Wednesday, April 2, 2008

AL v. NL: Is the tide turning?

Contemporary wisdom is that the AL is the superior league. Typically, free agents seem to float to one of the big market AL teams. Plus, there are two or three ferocious lineups (*cough* Detroit *cough*). But, let's look at various positions:

C: There's not enough who are worth a crap to actually analyze, but for what it's worth the NL has two of the top five.

1B: Ignoring tricky eligibility guys like David Ortiz, my top five first baseman heading into the draft were all in the NL. It isn't until Morneau pops in there at six that the AL rears its head.

2B: Once again, if we ignore non second baseman such as B.J. Upton, the two top guys (by a mile) are in the NL. Somewhat like catchers, though, the position is so shallow I'm not sure we can draw any conclusions.

SS: Top three guys are all in the NL. And they are the top three by a mile. Yet another NL dominated position.

3B: Six of the top ten, and three of the top five, are in the NL.

OF: Three of the top five are in the NL, and Holliday is the class of the crop by a wide margin.

SP: There's not even a discussion here: starting pitching has become utterly NL dominated. Whether the pitchers are better, the league weaker, or both, is a discussion for another column. I typically take NL starters over AL starters routinely.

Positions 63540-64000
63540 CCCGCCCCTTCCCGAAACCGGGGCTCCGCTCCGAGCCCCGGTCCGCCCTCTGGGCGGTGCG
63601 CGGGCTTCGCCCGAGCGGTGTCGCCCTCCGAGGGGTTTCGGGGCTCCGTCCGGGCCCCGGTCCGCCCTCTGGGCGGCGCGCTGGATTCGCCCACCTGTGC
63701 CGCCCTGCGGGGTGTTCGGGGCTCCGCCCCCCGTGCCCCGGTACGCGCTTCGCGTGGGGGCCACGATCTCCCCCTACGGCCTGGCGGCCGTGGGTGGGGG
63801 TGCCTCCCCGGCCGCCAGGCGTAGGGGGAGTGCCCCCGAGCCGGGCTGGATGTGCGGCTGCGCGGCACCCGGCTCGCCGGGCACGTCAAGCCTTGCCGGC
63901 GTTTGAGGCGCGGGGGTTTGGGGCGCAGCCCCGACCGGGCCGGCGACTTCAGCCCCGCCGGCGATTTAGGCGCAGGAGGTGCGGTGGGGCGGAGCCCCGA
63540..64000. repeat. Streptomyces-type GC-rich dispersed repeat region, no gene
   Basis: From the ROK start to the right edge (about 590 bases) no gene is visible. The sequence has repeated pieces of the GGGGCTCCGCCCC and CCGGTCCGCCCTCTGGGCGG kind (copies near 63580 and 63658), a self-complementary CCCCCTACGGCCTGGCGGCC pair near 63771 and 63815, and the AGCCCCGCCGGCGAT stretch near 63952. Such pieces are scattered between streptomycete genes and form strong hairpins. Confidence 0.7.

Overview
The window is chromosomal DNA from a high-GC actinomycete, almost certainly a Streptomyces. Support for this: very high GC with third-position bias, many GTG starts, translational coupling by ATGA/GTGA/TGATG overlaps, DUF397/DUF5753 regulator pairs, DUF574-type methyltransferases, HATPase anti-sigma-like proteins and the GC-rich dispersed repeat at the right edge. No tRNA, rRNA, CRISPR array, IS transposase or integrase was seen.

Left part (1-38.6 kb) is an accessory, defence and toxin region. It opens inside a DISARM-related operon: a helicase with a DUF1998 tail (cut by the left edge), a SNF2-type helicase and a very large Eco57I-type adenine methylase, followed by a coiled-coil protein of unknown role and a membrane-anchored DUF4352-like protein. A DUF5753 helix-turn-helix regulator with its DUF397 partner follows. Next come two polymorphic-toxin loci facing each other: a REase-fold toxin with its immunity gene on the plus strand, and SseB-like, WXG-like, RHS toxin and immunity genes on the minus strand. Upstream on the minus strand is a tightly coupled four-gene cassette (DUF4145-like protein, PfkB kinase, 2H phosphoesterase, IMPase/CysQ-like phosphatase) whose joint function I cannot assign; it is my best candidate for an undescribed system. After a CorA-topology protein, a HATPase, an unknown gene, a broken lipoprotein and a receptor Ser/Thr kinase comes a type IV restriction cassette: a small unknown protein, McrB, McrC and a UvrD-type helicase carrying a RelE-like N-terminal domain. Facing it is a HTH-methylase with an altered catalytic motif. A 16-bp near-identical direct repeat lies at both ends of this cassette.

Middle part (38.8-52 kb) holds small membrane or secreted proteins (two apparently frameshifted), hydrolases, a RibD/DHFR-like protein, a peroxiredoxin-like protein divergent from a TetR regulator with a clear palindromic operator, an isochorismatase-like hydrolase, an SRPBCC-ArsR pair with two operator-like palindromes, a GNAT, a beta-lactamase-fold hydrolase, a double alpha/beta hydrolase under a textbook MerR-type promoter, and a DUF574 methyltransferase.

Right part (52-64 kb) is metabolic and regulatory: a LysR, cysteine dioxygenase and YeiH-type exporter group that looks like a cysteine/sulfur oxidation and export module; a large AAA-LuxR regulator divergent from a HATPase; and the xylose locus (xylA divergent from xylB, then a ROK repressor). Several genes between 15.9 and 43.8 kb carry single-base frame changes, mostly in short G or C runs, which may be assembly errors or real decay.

RP: Well, the AL definitely dominates these ranks. In fact, it's so lopsided I have to think it's more than a statistical anomaly. Takashi Saito, or maybe Billy Wagner, is really the top NL closer? Really? Hmmm...

DH: Creates a roster imbalance that permeates fantasy thinking, and I believe may be leading people astray. The NL is where it's at for the majority of premium players, folks!

2 comments:

Anonymous said...

Last year, 9 of the top 13 OFs were from the AL.

Mike Bock said...

Last year is not this year. For example, Magglio Ordonez is not going to repeat those numbers. Did you select him with your first round pick? Didn't think so.

Looking at the '08 season, OF talent is split pretty evenly between the AL and NL through the top ten or twenty selections. At the very top of the board, though, you're looking at Holliday and Soriano, with Carlos Lee and Beltran slotting into the second round along with Crawford and Sizemore. That's pretty top heavy in terms of NL superiority, with four of the top six, one of whom is uber-OF Holliday, being NL based.